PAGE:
For a complete list of allowable deductions for self-employed individuals, refer to IRS Publication 334 – Tax Guide for Small Business.

Tax Tip: Self employed taxpayers may deduct half of the amount they pay for self-employed tax. Use Form SE to calculate your self-employment tax.

What are some rental property tax deductions?

Rental Property Tax Deduction

For those deriving expenses from rental property, there are a number of tax deductions you may claim on your tax return. All your expenses must directly apply to your rental property. In order to claim your rental property tax payment on your 2006 tax return, you must make the payment during 2006. You report the amount on Schedule E of Form 1040. Also, if you claim depreciation on your rental property, you must file Form 4562.

  • Real estate taxes. If you pay any real estate taxes on your rental property, you can deduct them from your rental income.
  • Tax return preparation. When you pay anyone to prepare your tax return for your rental property, you can include that expense as part of your rental expenses.
  • Insurance premiums for covering your rental property against perils such as fire and property damage.
  • Salaries and wages paid to any property managers, janitors, maintenance personnel, or other personnel responsible for the day-to-day operations of your rental property.
  • Maintenance expenses
  • Management expenses (if you don't have an on-site management office)
  • Depreciation expense. For personal property found in your rental property: This includes appliances, carpeting, and furniture. All these items qualify for five-year depreciation. For your rental building: your rental property depreciation rate will vary according to whether it is nonresidential or residential status. Depreciation of both personal and real property is reported on IRS Firm 4562.

Can I get a tax deduction for donating my car?

Car Donations

We have all seen the ads about donating your car to a worthwhile nonprofit agency to benefit others. The IRS has recently placed stringent substantiation and authorization requirements on this charitable donation field. Donating cars, boats, planes, and other vehicles is a complicated tax matter. We will try to make it a little easier here.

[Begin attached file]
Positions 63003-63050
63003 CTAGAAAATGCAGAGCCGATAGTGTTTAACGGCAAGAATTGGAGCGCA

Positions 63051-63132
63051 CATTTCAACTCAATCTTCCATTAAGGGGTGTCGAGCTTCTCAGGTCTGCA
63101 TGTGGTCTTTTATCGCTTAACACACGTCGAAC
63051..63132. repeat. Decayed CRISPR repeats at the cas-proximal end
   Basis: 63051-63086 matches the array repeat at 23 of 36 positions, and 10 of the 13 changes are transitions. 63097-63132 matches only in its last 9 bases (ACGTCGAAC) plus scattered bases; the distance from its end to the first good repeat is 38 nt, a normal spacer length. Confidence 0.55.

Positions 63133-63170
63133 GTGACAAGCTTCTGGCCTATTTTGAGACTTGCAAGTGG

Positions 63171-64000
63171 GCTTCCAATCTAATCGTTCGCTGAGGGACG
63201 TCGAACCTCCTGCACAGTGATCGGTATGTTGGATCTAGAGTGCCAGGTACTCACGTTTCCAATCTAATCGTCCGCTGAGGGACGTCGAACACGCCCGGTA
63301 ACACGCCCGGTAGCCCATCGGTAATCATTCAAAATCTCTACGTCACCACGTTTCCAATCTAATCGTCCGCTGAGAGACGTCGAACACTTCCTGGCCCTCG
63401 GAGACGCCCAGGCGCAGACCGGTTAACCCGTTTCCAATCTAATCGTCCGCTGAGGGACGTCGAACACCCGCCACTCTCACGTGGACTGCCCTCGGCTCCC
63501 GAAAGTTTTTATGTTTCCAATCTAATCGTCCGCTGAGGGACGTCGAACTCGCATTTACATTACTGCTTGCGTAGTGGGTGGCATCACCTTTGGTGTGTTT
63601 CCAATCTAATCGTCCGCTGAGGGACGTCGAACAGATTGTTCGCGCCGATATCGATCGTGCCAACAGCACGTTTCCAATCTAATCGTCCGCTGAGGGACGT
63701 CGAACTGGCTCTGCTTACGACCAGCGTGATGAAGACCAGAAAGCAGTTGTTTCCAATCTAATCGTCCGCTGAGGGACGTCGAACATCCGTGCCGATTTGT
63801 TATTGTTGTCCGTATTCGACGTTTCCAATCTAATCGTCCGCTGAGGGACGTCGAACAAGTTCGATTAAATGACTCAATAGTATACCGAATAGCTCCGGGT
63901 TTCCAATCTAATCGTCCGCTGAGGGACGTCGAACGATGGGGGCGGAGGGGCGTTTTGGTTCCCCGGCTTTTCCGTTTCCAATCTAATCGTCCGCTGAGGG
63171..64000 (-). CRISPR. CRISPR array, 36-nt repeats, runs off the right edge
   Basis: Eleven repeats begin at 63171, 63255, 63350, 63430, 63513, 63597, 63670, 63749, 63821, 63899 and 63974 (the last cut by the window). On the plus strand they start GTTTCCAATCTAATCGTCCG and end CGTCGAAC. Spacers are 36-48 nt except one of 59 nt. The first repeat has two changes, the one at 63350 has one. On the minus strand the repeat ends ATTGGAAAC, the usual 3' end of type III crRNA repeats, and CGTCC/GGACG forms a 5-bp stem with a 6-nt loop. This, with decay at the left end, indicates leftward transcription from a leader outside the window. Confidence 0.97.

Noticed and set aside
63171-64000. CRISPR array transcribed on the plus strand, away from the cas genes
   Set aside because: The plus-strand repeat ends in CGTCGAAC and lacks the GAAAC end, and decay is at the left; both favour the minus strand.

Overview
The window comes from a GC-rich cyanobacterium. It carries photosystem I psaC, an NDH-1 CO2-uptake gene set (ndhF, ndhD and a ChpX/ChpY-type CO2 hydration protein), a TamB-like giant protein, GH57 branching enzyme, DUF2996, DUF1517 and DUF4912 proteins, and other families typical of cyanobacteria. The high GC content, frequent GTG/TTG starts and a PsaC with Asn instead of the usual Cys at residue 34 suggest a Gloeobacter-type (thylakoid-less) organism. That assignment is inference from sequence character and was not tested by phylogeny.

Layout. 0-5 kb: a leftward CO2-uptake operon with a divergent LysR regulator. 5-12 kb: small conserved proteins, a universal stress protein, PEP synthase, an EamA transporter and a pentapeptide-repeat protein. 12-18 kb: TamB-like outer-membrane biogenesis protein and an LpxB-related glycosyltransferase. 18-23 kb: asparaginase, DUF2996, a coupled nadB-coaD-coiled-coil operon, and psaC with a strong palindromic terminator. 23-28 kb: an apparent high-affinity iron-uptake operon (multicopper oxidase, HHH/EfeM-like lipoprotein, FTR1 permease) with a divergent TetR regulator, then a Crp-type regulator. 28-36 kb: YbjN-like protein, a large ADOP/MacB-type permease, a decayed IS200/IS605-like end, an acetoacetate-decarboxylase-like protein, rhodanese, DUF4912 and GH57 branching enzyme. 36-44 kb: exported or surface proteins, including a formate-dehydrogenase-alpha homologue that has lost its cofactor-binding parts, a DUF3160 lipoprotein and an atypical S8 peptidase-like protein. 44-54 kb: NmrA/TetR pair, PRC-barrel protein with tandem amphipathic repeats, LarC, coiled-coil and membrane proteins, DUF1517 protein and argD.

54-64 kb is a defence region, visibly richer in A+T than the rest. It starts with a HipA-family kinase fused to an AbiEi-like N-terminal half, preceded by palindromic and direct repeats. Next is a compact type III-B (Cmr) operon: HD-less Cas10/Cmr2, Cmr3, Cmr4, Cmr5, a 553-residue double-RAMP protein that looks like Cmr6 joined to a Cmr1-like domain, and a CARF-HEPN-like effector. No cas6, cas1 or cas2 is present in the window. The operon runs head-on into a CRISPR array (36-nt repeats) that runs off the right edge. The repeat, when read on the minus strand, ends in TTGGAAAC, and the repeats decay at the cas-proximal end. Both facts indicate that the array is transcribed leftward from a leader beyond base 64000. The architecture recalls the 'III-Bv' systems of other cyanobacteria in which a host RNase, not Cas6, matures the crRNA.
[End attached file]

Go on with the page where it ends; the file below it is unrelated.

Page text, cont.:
Obtain a written acknowledgement from the charity in order to substantiate the deduction of your vehicle for a claimed value of over $500. This acknowledgement must be either on IRS Form 1098-C or another equivalent statement from the charity. Also, you must receive Form 1098-C 30 days after the charity sold your vehicle – if it was sold to a needy person.

When filing your 2006 tax return, you must attach IRS Form 1098-C or the equivalent statement to it. If you do not, the IRS will not allow your deduction. Also know that cancelled checks will not be considered sufficient proof of payment.

Form 8283 must also be attached if your donated vehicle is more than $500.

If your donated vehicle is valued at less than $250, you will not need a Form 1098-C. You will only need a written acknowledgement meeting the IRS guidelines. tax tips.

Tax Tip: Your donated vehicle must be in good working order to qualify for the tax deduction.

Where can I find a complete list of qualified deductible items?

List of Deductible Items

It is in your best interest to itemize your federal tax deductions and state tax deductions (if any) to net the largest tax cut you can. The IRS has a handful of publications that identify deductible items, including among others Publication 529, Miscellaneous Deductions; Publication 936, Home Mortgage Interest Deductions; Publication 502, Medical and Dental Expenses; and Publication 503, Child and Dependent Care Expenses. There are also publications devoted specifically to business tax deductions, including Publication 535, Business Expenses. For a complete list of forms and publications that address these and other topics regarding deductible items, visit the Topical Index to IRS Forms and Publications on the IRS' Web site.

What type of taxes and fees are not deductible?

Taxes and Fees That Are Not Deductible

If you're looking for more ways to yield a larger tax cut, chances are you're scouring all your expenses. While many taxes and fees are allowable as federal tax deductions, many others are not. Examples of taxes and fees that are not allowed as personal tax deductions on Schedule A are federal income taxes, social security taxes, estate and inheritance taxes, and homeowner association fees. Examples of disallowed local and state tax deductions include stamp taxes, transfer taxes on the sale of property, and charges for water, sewer, or trash collection. Also, state sales taxes are not deductible unless you deduct them instead of deducting your state and local income taxes.

Can I deduct moving expenses?

Moving Expense Deductibles